Tag Archives: Certificates

Juniper Secure Access: Understanding ECC Certificates

Understanding ECC Certificates

Public-key cryptography is a cryptographic system that requires a secret key and a public key that are mathematically linked with each other. One key encrypts the plain text while the other decrypts the cipher text. RSA is the most widely used public-key algorithm.

Elliptic Curve Cryptography (ECC) were introduced as an alternative to RSA in public key cryptography. One advantage of ECC over RSA is key size versus strength. For example, a security strength of 80 bits can be achieved through an ECC key size of 160 bits, whereas RSA requires a key size of 1024. With a 112-bit strength, the ECC key size is 224 bits and the RSA key size is 2048 bits.

The most popular signature scheme that uses elliptic curves is called the Elliptic Curve Digital Signature Algorithm (ECDSA). The most popular key agreement scheme is called Elliptic Curve Diffie-Hellman (ECDH). An ECDH exchange is a variant of the Diffie-Hellman (DH) protocol and is an integral part of the Suite B cryptography standards proposed by the National Security Agency (NSA) for protecting both classified and unclassified information.

About Suite B

The Advanced Encryption Standard (AES) is a specification for the encryption of electronic data established by the U.S. National Institute of Standards and Technology (NIST) in 2001. Because a single encryption algorithm cannot satisfy all of the needs of the national security community, NSA created a larger set of cryptographic algorithms, called Suite B, which can be used along with AES in systems used by national security users. In addition to AES, Suite B includes cryptographic algorithms for hashing, digital signatures, and key exchanges.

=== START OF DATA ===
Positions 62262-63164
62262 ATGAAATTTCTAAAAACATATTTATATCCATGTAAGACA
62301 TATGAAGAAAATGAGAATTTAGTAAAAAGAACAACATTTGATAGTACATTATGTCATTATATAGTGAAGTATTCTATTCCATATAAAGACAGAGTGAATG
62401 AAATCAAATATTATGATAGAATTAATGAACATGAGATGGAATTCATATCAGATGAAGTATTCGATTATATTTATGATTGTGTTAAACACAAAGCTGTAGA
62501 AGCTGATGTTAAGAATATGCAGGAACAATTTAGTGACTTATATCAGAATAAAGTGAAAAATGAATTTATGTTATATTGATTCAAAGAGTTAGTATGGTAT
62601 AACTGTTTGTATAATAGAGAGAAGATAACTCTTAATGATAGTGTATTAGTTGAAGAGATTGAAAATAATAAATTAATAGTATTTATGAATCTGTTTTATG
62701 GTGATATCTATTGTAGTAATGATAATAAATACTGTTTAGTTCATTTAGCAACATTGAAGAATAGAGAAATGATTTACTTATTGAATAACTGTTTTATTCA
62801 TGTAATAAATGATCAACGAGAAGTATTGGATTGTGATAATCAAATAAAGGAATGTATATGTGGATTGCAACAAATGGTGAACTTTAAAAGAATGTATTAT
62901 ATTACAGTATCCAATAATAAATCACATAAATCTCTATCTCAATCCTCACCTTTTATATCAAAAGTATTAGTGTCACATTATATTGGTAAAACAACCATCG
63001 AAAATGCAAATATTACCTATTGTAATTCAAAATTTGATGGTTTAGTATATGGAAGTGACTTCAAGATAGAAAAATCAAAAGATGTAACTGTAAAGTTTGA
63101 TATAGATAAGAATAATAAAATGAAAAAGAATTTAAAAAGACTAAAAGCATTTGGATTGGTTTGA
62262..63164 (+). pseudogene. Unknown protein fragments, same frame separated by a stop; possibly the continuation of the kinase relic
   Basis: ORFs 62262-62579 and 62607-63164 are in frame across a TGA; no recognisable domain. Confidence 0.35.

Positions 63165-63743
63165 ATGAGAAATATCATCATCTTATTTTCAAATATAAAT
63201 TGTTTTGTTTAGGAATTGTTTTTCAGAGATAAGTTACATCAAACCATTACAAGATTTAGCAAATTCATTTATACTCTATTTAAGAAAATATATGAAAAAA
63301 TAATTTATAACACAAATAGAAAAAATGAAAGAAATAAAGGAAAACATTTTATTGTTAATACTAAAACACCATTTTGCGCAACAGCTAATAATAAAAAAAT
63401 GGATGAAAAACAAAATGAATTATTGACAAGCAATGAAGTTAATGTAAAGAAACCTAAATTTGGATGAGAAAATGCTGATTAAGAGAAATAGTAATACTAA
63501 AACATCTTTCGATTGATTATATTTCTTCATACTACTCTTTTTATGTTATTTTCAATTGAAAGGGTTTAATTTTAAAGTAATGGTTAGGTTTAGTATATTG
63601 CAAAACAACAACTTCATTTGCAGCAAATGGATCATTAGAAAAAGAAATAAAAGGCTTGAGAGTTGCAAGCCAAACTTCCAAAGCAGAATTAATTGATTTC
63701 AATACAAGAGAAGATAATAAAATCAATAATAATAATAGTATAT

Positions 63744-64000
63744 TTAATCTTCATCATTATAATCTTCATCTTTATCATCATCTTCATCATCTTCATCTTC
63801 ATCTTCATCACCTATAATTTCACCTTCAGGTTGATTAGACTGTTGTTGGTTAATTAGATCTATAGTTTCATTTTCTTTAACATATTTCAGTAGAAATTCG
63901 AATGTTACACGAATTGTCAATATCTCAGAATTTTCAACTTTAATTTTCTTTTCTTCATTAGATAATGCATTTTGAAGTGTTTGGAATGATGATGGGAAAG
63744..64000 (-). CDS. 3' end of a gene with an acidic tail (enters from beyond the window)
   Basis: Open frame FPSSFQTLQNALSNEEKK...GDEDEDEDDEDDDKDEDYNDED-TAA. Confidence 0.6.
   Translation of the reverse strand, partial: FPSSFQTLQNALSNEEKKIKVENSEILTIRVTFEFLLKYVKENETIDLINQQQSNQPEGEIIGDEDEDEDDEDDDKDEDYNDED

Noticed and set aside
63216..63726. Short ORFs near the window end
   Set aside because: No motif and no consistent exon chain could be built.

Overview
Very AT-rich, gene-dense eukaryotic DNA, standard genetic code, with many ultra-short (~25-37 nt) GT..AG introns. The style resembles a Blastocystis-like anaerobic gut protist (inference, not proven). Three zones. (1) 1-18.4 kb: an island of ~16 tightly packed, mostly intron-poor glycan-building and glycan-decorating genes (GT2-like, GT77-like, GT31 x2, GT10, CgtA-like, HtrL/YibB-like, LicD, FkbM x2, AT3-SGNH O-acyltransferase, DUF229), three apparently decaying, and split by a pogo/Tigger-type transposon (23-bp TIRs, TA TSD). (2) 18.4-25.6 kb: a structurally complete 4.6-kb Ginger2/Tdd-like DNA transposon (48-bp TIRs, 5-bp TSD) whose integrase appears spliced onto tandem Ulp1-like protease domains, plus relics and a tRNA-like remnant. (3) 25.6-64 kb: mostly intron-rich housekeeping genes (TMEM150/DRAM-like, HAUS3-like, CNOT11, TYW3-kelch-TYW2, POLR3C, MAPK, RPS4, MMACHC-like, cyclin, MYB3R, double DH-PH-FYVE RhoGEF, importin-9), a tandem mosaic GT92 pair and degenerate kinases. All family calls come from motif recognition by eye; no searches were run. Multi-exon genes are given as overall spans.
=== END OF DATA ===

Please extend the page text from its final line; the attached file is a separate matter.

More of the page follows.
Per RFC 6460, to be Suite B TLS 1.2 compliant the server and client should negotiate with the following ciphers:

  • TLS_ECDHE_ECDSA_WITH_AES_128_GCM_SHA256
  • TLS_ECDHE_ECDSA_WITH_AES_256_GCM_SHA384

RFC 6460 also lists a transitional Suite B profile for TLS 1.0 and TLS 1.1. Clients and servers that do not yet support Suite B TLS 1.2 should negotiate with the following ciphers:

  • TLS_ECDHE_ECDSA_WITH_AES_128_CBC_SHA
  • TLS_ECDHE_ECDSA_WITH_AES_256_CBC_SHA

There is no special configuration to ensure that Secure Access Service and Access Control Service negotiates Suite B ciphers. However, the following general steps should be performed to enable Suite B compliance:

  • An ECC certificate signed by an ECC Root CA is associated with a network port.
    • A P-256 CSR is signed by either a P-256 or P-384 Root CA.
    • A P-384 CSR is be signed by a P-384 Root CA.
  • Manually enable only AES128 and/or AES256 custom ciphers.
Note: Secure Access Service and Access Control Service cannot be configured to allow only Suite B ciphers.

Using ECC Certificates with Secure Access Service and Access Control Service

ECC certificates are currently supported only on the MAG and virtual appliance platforms. As with RSA certificates, ECC certificates are associated with a network port. You can create multiple virtual ports on the server with each port supporting a specific certificate. For example, external virtual port 1 can use a 1024-bit RSA while external virtual port 2 uses ECC P-256 and external virtual port 3 uses ECC P-384. Only clients that support ECC cipher suites can connect to the web server on that network port.

When an Elliptic Curve Cryptography (ECC) certificate is associated with a network port, only clients that support ECC cipher suites can connect to the Web server on that network port.

Except for the key and certificate generation process, the use of ECC certificates is basically the same as using RSA certificates.

Published: 2013-11-15
Client Verification

Click the lock icon located at the end of the address bar and then click the View Certificate link

SSL

Click the Details tab and scroll down until you see the Public key field. In this example, the public key value is ECC (256 Bits) which matches the server port p3 certificate.

ECC cert